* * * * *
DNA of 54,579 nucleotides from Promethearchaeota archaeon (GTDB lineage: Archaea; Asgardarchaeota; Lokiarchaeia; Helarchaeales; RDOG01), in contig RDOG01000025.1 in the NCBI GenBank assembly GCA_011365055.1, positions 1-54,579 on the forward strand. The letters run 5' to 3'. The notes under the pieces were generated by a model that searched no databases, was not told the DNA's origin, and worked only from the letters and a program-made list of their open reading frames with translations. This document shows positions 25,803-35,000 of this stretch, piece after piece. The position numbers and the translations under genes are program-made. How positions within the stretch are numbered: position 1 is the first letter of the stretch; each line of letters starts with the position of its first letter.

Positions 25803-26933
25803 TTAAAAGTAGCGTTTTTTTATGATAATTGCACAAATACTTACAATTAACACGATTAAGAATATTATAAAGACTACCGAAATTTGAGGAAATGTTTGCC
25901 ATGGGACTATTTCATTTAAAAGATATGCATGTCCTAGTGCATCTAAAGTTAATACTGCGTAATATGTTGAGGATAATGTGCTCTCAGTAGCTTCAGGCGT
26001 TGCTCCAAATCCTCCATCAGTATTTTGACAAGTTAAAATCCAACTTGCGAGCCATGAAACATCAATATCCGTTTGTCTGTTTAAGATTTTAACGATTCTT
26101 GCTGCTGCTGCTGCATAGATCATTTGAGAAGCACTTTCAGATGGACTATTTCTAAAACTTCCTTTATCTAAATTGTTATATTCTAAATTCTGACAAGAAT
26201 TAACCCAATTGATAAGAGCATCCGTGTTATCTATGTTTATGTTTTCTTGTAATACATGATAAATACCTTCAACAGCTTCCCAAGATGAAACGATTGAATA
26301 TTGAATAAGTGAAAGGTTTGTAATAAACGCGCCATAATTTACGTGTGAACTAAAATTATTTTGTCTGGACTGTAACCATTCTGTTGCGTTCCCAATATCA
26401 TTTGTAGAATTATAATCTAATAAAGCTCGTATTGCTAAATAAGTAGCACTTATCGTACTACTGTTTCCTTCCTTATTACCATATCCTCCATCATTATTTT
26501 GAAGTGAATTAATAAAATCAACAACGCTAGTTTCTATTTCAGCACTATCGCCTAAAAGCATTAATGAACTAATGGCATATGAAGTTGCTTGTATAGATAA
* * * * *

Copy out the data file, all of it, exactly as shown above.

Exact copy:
DNA of 54,579 nucleotides from Promethearchaeota archaeon (GTDB lineage: Archaea; Asgardarchaeota; Lokiarchaeia; Helarchaeales; RDOG01), in contig RDOG01000025.1 in the NCBI GenBank assembly GCA_011365055.1, positions 1-54,579 on the forward strand. The letters run 5' to 3'. The notes under the pieces were generated by a model that searched no databases, was not told the DNA's origin, and worked only from the letters and a program-made list of their open reading frames with translations. This document shows positions 25,803-35,000 of this stretch, piece after piece. The position numbers and the translations under genes are program-made. How positions within the stretch are numbered: position 1 is the first letter of the stretch; each line of letters starts with the position of its first letter.

Positions 25803-26933
25803 TTAAAAGTAGCGTTTTTTTATGATAATTGCACAAATACTTACAATTAACACGATTAAGAATATTATAAAGACTACCGAAATTTGAGGAAATGTTTGCC
25901 ATGGGACTATTTCATTTAAAAGATATGCATGTCCTAGTGCATCTAAAGTTAATACTGCGTAATATGTTGAGGATAATGTGCTCTCAGTAGCTTCAGGCGT
26001 TGCTCCAAATCCTCCATCAGTATTTTGACAAGTTAAAATCCAACTTGCGAGCCATGAAACATCAATATCCGTTTGTCTGTTTAAGATTTTAACGATTCTT
26101 GCTGCTGCTGCTGCATAGATCATTTGAGAAGCACTTTCAGATGGACTATTTCTAAAACTTCCTTTATCTAAATTGTTATATTCTAAATTCTGACAAGAAT
26201 TAACCCAATTGATAAGAGCATCCGTGTTATCTATGTTTATGTTTTCTTGTAATACATGATAAATACCTTCAACAGCTTCCCAAGATGAAACGATTGAATA
26301 TTGAATAAGTGAAAGGTTTGTAATAAACGCGCCATAATTTACGTGTGAACTAAAATTATTTTGTCTGGACTGTAACCATTCTGTTGCGTTCCCAATATCA
26401 TTTGTAGAATTATAATCTAATAAAGCTCGTATTGCTAAATAAGTAGCACTTATCGTACTACTGTTTCCTTCCTTATTACCATATCCTCCATCATTATTTT
26501 GAAGTGAATTAATAAAATCAACAACGCTAGTTTCTATTTCAGCACTATCGCCTAAAAGCATTAATGAACTAATGGCATATGAAGTTGCTTGTATAGATAA